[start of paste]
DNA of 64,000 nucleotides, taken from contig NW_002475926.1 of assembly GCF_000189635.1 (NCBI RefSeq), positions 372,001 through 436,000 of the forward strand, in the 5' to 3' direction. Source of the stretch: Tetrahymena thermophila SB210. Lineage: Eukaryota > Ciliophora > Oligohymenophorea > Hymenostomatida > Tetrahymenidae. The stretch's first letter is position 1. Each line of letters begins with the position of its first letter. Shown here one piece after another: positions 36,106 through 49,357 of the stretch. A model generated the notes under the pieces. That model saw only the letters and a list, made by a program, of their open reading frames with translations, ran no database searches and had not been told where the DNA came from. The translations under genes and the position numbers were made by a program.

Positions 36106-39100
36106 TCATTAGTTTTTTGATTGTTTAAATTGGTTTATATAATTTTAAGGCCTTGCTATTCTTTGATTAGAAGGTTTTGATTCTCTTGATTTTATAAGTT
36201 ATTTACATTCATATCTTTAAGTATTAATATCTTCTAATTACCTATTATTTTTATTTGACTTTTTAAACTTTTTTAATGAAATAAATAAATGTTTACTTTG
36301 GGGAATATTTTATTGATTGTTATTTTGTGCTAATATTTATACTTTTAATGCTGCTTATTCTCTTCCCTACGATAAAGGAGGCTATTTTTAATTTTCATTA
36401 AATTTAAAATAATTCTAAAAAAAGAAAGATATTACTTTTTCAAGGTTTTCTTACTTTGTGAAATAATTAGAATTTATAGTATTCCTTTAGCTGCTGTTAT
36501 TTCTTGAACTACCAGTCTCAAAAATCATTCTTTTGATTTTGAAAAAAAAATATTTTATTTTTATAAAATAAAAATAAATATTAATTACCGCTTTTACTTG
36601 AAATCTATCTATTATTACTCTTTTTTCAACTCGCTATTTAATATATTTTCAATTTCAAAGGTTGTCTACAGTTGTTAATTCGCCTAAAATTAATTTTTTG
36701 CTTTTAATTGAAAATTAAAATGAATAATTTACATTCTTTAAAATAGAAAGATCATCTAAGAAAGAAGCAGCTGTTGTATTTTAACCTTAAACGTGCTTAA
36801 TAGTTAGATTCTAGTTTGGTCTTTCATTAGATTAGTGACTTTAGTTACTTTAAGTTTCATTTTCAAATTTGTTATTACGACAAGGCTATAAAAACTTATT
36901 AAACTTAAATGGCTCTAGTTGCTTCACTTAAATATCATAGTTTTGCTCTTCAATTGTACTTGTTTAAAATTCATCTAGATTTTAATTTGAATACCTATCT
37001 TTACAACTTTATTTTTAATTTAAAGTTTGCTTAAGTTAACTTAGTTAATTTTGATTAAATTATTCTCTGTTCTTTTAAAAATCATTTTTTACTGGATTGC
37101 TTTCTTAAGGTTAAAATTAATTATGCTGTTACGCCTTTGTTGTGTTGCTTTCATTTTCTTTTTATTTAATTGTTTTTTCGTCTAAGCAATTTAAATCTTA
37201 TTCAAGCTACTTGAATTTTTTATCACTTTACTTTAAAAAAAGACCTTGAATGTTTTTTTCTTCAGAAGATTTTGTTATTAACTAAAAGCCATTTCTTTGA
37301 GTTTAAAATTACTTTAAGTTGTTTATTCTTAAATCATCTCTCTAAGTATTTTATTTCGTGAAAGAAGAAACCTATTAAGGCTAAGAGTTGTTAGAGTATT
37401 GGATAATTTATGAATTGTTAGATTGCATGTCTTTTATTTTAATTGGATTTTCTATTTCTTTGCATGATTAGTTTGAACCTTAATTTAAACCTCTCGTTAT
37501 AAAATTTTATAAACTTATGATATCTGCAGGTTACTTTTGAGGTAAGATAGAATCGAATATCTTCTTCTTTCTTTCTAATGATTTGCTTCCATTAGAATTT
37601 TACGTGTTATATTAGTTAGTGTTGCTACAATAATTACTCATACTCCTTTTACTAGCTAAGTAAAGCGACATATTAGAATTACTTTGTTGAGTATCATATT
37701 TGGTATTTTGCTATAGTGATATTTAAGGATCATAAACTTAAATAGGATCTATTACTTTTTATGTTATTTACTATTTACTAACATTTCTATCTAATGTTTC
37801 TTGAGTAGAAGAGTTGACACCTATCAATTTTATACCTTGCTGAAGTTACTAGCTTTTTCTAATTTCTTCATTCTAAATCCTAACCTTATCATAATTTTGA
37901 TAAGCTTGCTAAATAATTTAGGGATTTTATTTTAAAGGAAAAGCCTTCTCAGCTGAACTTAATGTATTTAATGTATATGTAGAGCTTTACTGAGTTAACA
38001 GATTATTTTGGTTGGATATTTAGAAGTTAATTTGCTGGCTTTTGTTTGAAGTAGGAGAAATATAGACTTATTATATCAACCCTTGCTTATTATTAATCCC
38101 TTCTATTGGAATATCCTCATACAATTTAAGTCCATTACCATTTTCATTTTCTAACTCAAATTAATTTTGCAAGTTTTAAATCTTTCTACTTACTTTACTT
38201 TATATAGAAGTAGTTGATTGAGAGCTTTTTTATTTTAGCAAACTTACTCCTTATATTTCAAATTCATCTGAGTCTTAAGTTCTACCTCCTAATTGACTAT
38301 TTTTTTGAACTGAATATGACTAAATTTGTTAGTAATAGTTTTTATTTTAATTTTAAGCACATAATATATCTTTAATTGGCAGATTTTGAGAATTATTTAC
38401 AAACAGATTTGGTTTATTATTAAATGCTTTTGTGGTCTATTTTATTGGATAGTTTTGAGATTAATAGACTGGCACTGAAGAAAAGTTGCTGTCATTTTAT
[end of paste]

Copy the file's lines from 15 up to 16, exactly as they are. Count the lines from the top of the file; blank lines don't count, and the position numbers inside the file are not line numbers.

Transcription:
37301 GTTTAAAATTACTTTAAGTTGTTTATTCTTAAATCATCTCTCTAAGTATTTTATTTCGTGAAAGAAGAAACCTATTAAGGCTAAGAGTTGTTAGAGTATT
37401 GGATAATTTATGAATTGTTAGATTGCATGTCTTTTATTTTAATTGGATTTTCTATTTCTTTGCATGATTAGTTTGAACCTTAATTTAAACCTCTCGTTAT